“I am a Luo and we have an elaborate set of traditions and rituals that have to be performed. The hospital gave us 72 hours to bury my mum. This made it difficult, considering our culture and the financial situation right now. My father couldn’t travel to Mombasa because someone had to handle the arrangements in Migori where my mum was to be buried. The most important tradition is the overnight stay of the body at the homestead. This was not possible due to the restrictions we had been given. We had to bury her immediately we arrived from Mombasa on July 11. Also, Migori is a Covid-19 hotspot, so the usual meetings and culture practices could not really take place. It was extremely difficult for me, but I had the support of my mum’s sisters, my immediate family, friends, fellow artistes and fans, which made it easier to cope… through their prayers, words of comfort and financial assistance,” Montana explains.
Beatrice Nderitu, a sociologist, says though treating those people who show symptoms of Covid-19 as if they have the virus may be a precautionary measure, it may have a negative feeling. She says how when talking about coronavirus disease, certain words and language such as ‘corona tent’ and isolation can perpetuate existing negative stereotypes or assumptions, strengthen false associations between the disease and other factors, create widespread fear, or dehumanise those who have the disease. This can drive people away from getting screened, tested and quarantined.
“We recommend a ‘people first’ language that respects and empowers people. Failure to this has the potential to influence how people suspected to have Covid-19, patients and their families and affected communities are perceived and treated,” she adds.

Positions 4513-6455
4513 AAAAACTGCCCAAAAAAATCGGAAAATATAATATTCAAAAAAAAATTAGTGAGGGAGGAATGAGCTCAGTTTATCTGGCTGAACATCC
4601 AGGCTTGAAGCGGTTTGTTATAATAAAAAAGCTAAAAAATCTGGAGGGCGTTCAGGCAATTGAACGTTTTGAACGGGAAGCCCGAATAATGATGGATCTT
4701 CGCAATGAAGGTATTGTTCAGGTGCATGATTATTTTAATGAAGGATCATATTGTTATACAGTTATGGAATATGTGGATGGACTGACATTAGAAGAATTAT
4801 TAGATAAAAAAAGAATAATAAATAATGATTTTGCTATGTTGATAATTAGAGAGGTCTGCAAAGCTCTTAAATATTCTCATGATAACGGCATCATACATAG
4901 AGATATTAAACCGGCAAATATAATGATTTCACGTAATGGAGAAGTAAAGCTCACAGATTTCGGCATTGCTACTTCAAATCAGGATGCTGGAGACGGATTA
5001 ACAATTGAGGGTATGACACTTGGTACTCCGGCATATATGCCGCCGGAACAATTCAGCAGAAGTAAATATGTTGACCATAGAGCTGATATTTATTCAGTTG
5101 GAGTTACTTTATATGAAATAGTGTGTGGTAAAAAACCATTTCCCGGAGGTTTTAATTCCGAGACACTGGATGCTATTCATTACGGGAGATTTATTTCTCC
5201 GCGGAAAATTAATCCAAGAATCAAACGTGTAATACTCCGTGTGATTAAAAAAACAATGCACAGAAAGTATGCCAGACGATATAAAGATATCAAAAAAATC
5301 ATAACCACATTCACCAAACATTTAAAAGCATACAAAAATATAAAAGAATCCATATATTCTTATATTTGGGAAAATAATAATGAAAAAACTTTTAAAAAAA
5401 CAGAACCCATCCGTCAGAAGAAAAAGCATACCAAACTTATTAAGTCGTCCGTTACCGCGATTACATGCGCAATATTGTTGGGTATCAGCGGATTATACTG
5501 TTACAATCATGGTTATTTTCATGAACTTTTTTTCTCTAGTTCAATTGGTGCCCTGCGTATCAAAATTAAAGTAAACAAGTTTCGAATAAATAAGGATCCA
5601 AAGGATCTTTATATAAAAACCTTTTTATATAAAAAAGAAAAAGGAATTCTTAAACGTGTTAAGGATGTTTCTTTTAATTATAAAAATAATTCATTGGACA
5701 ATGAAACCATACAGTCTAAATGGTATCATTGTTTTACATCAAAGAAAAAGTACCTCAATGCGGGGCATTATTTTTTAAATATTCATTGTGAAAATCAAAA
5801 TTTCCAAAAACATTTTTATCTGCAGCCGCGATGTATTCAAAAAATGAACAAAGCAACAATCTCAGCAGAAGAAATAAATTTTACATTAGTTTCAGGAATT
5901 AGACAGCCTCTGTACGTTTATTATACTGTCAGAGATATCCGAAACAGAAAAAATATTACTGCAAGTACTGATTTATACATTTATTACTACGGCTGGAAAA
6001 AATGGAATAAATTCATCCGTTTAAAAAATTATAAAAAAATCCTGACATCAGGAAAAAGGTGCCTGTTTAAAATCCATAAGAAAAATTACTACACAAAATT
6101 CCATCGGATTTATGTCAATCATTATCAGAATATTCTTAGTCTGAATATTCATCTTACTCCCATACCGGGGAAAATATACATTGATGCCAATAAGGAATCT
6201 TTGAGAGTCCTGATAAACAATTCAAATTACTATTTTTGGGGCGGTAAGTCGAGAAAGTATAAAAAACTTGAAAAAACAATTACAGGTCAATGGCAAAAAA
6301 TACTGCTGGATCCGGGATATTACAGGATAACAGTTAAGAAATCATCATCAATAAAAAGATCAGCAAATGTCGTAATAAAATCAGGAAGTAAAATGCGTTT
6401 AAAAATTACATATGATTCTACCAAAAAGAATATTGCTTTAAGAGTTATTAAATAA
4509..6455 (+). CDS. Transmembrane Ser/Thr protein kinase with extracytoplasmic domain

Nderitu says coronavirus is much more than a health crisis as it affects all spheres of life be it social and economic, and moreso has the potential to trigger actions that violate human rights. “This can result in more severe health problems and difficulties controlling a disease outbreak. It can drive people to hide the illness to avoid discrimination, prevent people from seeking health care immediately and discourage them from adopting healthy behaviour,” she explains.
Montana concurs: “I know Covid-19 is real, but how those who are suspected to have the virus and their families are treated is wanting,” he says in conclusion.
• Jacinter Akinyi was diagnosed with Covid-19 through an X-ray report at the Coast General Hospital in Mombasa. She passed on three days later.
• The number of cases of Covid-19 in Kenya have risen rapidly from the first reported case on March 13, 2020.
• Covid-19 is much more than a health crisis. The pandemic has the potential to create devastating social, economic and political crises that may leave deep scars.
• Crisis like these have a potential to trigger actions that violate human rights, cause